Following the Morningstar approach to evaluating a company's durable competitive advantage, the airline sector is arguably one of the worst industries within the business realm. Low barriers to entry and intense competition have benefited consumers immensely, pushing down inflation-adjusted yields (ticket prices) 2% per year during the last 71 years compared with a 4% annual increase in overall inflation, according to the Air Transportation Association. As a result, the industry has experienced an astonishing number of failures, and investors have been burned often. In fact, even value investor Warren Buffett denounced the airline industry in 1999, quipping:
"I like to think that if I'd been at Kitty Hawk in 1903 when Orville Wright took off, I would have been farsighted enough, and public-spirited enough--I owed this to future capitalists--to shoot him down. I mean, Karl Marx couldn't have done as much damage to capitalists as Orville did."
Despite this negativity--admittedly supported by the recent bankruptcies of industry behemoths US Airways (LCC), Delta (DAL), Northwest, and United (UAUA) --we note that there have been a few prolonged outperformance exceptions, both in invested capital and investor returns. In this report, we will explore this outperformance, investigate what would make the airline industry (mainly legacy carriers) more profitable, and highlight a few companies that could be considered for an investor's portfolio.
Surprising Outperformance for Some Players
The airline industry is an integral part of economic activity. Based on 2006 data, the Federal Aviation Administration calculated that commercial aviation, which includes airlines and manufacturers, annually contributes approximately 5.2% ($700 billion) to the United States' gross domestic product. Furthermore, in 2008, commercial airlines' operating revenues alone accounted for 1% of GDP ($156 billion) based on data from the Bureau of Transportation Statistics. Considering this sizeable economic impact, it is clear that the airline industry is essential, and we think that the potential for respectable profitability should exist.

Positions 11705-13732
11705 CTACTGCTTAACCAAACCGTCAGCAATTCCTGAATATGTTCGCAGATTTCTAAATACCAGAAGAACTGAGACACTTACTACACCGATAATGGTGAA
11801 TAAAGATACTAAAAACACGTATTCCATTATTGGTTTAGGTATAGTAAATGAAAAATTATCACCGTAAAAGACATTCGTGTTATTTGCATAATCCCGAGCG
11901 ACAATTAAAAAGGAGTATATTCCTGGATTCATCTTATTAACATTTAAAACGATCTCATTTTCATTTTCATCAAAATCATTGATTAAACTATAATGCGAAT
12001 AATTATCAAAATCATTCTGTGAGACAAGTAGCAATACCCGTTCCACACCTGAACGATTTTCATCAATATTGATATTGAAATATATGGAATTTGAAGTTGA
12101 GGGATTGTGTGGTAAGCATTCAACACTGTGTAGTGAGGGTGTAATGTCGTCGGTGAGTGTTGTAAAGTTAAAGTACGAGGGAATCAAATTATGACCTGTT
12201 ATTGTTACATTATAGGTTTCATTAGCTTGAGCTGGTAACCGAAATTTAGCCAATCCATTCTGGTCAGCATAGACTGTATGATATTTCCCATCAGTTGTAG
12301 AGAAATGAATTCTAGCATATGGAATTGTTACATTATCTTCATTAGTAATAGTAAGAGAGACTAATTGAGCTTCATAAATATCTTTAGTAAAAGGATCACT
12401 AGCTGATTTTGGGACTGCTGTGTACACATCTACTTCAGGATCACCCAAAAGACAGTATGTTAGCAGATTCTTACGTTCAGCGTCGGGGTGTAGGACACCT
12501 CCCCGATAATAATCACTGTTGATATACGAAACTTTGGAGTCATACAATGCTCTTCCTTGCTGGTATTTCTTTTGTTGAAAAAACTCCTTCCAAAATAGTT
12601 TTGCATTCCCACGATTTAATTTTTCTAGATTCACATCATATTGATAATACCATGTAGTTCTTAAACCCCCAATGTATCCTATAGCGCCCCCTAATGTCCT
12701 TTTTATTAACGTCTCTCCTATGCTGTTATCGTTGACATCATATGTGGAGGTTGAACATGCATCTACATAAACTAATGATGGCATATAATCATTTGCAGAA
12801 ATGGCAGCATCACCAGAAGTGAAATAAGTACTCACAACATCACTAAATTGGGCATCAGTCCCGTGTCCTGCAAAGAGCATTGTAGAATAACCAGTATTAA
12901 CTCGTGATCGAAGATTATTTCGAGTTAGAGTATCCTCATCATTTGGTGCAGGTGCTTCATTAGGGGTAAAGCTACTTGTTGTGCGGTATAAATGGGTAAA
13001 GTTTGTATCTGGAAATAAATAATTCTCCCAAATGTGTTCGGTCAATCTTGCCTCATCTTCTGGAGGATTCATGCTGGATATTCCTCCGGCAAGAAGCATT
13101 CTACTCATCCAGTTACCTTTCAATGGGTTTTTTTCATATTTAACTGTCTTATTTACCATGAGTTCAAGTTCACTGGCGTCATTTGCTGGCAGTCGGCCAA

However, given the plethora of airline bankruptcies since deregulation in 1978, one can see that airlines as a whole have experienced suboptimal performance from a market-return and a return-on-invested-capital basis. This is evident especially in the abysmal performance in the AMEX Airline Index (XAL), as a $100 investment in 1992--the index's inception--would be worth a paltry $60 as of this writing compared with $249 for the same investment in the S&P 500.
That said, we've compiled the list of airlines that have actually outperformed the S&P 500 Index since their inception, measured on an annualized total return basis, which is displayed below.
Each of these airlines is unique in its own right: Southwest (LUV) perfected the low-cost business model in the United States while Ryanair has done the same in Europe. SkyWest (SKYW) capitalized on lucrative regional carrier contracts, where the firm receives a cost-plus reimbursement from its legacy carrier partners for connecting passengers to their hubs. Gol (GOL) is akin to Southwest in Brazil with its low-cost model, but it also has benefited greatly from the massive economic expansion in South America (the Brazilian economy grew almost 2.5 times faster than the U.S. economy from 2006 through 2008 according to Central Intelligence Agency figures). Copa (CPA) and Lan (LFL) benefited both from the impressive growth in South America and operating efficient hub-and-spoke models in less competitive markets.
In addition to this equity outperformance--which is noteworthy considering the holding period for some of these firms includes the 2008 market collapse--we also compared the returns on invested capital delivered by these companies versus a handful of wide-moat firms within the Morningstar coverage universe.